USA — American cattle producers from Texas to Tennessee ship their herds each summer to the Flint Hills region of Kansas, where the animals bulk up on grass before they’re dispatched to feedlots and then slaughtered.
Ranchers help prime the sprawling pastures by torching them to burn out prairie brush, clearing the way for stands of big bluestem and other grasses that are cheap cattle feed.
But the springtime fires also send up smoke that’s tipping heartland cities into violations of clean-air regulations, the federal government says.
Now the Environmental Protection Agency is threatening to restrain the Kansas range fires if ranchers’ don’t do so voluntarily, perhaps by burning only when wind doesn’t blow the smoke over cities. The EPA’s crackdown is kicking up a political storm in cattle countrya potential harbinger of high-stakes fights elsewhere as the agency prepares this summer to announce tougher clean-air standards nationwide.
On one side of the Kansas conflict are the EPA and some environmental groups, which say the unabated ranch fires present a public-health threat. On the other side are Kansas ranchers, city officials and state environmental regulators, who fear an EPA clean-air campaign could cost businesses and residents big money.
The Flint Hills fight marks a new front in America’s war on smog. For decades, the government’s clean-air campaign has focused on major cities such as Los Angeles and Houston. But the tighter rules expected from the EPA could prod more cities to push cleaner-burning gasoline, car-emission inspections and less-polluting chemicals in factories.
Various Kansas cities have violated clean-air limits on a handful of days in the past few Aprils, around when the range fires are set. Wichita, Kan., exceeded clean-air limits on two days this April. If, under the upcoming EPA rules, the daily violations grow frequent enough to push Wichita into a legal status known as “non-attainment” of the standards, the city would have to mandate clean-up steps likely to cost local businesses and residents more than $10 million annually, Wichita officials estimate.
To some Republicans on Capitol Hill, the Kansas range-fire fight is the latest evidence the EPA regulates business too aggressively. “This is one more issue in which Kansans shake their heads” at an EPA that is constantly putting in standards that make it hard for people to be in business, said Sen. Jerry Moran, a Kansas Republican who sponsored a bill that would require the EPA to exclude Flint Hills range-fire pollution spikes when it calculates whether an area is breaking federal clean-air standards and needs to take corrective action. With the bill’s fate uncertain, ranchers and Kansas officials also plan a petition to the EPA to accomplish much the same goal.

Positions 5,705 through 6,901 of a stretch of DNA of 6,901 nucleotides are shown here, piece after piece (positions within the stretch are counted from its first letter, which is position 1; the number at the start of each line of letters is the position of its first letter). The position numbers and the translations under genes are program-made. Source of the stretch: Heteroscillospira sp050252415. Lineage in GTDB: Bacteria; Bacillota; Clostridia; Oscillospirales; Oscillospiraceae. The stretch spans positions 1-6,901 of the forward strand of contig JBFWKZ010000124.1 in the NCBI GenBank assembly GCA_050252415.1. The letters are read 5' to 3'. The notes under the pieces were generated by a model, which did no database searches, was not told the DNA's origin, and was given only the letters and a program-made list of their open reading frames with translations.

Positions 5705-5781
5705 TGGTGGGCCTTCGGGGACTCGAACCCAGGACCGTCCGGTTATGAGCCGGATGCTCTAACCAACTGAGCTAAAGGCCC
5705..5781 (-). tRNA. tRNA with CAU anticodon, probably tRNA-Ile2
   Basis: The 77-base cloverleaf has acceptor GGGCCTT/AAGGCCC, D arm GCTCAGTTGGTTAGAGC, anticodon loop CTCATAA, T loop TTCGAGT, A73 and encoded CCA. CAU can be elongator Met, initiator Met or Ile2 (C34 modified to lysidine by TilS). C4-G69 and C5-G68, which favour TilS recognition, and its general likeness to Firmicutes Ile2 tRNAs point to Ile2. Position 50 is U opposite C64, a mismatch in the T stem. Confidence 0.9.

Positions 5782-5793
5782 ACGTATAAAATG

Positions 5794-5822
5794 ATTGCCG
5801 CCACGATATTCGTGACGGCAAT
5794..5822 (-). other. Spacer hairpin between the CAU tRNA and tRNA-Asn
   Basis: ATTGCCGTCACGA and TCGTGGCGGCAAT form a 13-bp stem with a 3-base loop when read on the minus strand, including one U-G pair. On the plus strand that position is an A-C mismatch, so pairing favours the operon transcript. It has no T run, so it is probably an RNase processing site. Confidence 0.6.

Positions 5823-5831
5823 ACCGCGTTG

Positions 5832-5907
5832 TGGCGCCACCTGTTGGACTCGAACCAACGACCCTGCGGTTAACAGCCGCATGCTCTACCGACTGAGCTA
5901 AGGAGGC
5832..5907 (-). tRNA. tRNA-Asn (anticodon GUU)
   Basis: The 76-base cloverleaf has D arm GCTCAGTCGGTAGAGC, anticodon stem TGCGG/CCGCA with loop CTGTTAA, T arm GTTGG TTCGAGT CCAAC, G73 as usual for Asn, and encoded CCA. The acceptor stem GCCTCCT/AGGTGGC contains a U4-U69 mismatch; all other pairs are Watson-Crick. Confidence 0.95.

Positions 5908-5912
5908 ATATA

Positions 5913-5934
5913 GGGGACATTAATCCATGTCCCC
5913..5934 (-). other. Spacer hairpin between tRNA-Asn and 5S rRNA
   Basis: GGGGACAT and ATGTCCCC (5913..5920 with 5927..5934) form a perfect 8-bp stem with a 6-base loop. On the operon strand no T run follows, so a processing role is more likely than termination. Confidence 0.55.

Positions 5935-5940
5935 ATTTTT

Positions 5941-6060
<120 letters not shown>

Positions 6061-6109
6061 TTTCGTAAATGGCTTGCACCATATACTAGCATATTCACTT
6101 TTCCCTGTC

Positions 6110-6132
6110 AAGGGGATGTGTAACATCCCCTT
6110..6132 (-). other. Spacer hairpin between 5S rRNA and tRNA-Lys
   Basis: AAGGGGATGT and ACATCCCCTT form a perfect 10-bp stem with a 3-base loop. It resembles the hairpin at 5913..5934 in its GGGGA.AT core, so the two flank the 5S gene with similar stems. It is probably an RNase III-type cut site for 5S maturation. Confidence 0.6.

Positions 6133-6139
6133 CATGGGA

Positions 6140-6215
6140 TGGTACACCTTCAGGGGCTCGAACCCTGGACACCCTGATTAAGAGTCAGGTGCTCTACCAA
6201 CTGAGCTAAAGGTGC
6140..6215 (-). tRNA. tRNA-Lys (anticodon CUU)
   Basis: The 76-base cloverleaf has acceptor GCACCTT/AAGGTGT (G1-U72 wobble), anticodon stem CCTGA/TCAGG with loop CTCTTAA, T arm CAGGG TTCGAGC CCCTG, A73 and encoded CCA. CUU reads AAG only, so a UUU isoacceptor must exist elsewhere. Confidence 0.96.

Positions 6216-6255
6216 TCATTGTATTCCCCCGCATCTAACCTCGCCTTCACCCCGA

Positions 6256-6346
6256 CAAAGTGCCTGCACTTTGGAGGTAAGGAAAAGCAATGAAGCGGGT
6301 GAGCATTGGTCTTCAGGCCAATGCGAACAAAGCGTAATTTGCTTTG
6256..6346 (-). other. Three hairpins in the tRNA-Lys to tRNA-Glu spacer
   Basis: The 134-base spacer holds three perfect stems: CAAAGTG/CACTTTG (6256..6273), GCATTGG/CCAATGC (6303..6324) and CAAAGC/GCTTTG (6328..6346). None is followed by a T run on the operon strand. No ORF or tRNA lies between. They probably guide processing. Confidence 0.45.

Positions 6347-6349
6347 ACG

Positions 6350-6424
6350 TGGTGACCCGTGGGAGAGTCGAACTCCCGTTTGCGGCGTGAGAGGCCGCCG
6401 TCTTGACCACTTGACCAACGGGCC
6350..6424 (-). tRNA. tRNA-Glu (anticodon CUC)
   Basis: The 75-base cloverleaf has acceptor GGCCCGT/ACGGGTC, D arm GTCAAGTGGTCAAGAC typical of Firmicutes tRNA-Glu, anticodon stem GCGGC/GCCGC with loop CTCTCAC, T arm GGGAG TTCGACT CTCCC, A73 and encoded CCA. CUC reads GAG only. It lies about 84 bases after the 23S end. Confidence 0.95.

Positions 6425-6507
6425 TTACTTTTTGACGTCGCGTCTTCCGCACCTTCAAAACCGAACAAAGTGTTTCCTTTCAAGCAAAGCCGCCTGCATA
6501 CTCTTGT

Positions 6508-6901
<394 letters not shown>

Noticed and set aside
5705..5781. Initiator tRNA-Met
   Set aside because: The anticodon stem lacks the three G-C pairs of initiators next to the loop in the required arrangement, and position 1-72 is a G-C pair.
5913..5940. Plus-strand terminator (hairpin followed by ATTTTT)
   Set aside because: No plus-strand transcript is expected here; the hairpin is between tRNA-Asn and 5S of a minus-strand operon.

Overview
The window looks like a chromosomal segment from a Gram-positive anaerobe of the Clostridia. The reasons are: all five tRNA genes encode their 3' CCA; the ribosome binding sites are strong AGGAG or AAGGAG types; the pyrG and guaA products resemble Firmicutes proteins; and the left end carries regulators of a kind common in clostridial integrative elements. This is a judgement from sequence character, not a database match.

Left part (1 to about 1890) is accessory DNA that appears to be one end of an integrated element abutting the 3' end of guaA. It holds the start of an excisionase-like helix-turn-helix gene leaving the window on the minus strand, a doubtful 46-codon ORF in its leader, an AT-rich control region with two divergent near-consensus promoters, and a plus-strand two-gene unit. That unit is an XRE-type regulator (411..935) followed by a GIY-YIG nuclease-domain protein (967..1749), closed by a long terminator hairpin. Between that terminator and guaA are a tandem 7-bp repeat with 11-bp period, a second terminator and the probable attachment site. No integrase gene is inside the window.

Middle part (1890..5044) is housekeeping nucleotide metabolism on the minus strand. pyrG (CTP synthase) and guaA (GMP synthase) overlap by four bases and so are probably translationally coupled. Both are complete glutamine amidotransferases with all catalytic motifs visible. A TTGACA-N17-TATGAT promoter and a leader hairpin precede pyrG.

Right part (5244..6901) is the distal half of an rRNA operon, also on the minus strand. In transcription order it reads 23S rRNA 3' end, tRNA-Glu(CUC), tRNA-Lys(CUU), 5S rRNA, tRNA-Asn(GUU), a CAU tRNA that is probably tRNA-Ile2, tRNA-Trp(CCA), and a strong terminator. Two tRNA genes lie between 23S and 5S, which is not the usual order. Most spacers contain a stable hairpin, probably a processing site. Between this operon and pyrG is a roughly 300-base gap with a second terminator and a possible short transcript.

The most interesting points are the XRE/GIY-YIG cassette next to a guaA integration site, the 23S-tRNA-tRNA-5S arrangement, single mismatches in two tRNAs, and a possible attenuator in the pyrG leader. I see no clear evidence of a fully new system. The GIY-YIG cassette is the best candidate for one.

EPA officials said they’ve been working with ranchers, city and state officials and environmental advocates on ways ranchers could continue to burn their fields while minimizing the air-pollution threats to people. Among them: online meteorological models that tell ranchers when the weather’s right to burn their fields without sending smoke over Kansas’ cities.
But if the voluntary measures don’t work, the EPA will consider mandating restrictions on the fires, said Karl Brooks, the agency’s administrator for the region including Kansas. “There are millions of people downwind from these burns,” he said. “We do have a responsibility to maintain air quality so that it’s health for people to work and live.”
Some environmentalists want the EPA to impose mandatory restrictions. Craig Volland, a leader of the Kansas chapter of the Sierra Club, a national environmental group, said ranchers need to burn their fields only every three years, not every spring.
Burning the Flint Hills annually to maximize grass and cattle growth is “a business decision,” he said. “And we don’t think that should have priority over our health.”
The blazes, typically set in April, are crucial to the economics of the cattle business. Without the fires, grass growth in the Flint Hills would be stuntedso much that the average steer would gain about 32 fewer pounds during the three to five months it’s grazing on the prairie, said Clenton Owensby, a Kansas State University professor of range management.
At current prices, that means the fires boost by an average of about $40 the price ranchers can charge per head, Mr. Owensby said. And the fires are inexpensive, requiring little more than a torch and a crew of monitors to ensure they don’t spread out of control.
Flint Hills ranchers have set the fires for generations. Residents of cities such as Wichita have grown used to thick blankets of smoke obscuring their skies on the handful of days each spring when the burning is most intense, said Kay Johnson, manager of environmental initiatives for the planning department run jointly by Wichita and surrounding Sedgwick County.
Rancher Mike Collinge grazes cattle on 21,000 acres in Greenwood County, Kan., and he lights fires on the land before the start of the season. “There’s no question” smoke from Flint Hills ranch fires is contributing to air pollution around Kansas, he said “People in Wichita and Kansas City, they’ll complain a little. So will my wife,” he said. “But I don’t think it’s causing huge air-quality problems.”
The smoke has triggered federal clean-air violations in the past few years in metropolitan areas such as Wichita, Kansas City, and Topeka. Pollution from cars, trucks and factories is increasingly a problem, especially on hot days.
Meanwhile, the EPA gradually has been toughening its air-pollution rules, and a recent drought has made this year’s fires particularly intense. Now, a daily spike in smoke from the Flint Hills can push the cities’ air beyond the agency’s legal limit.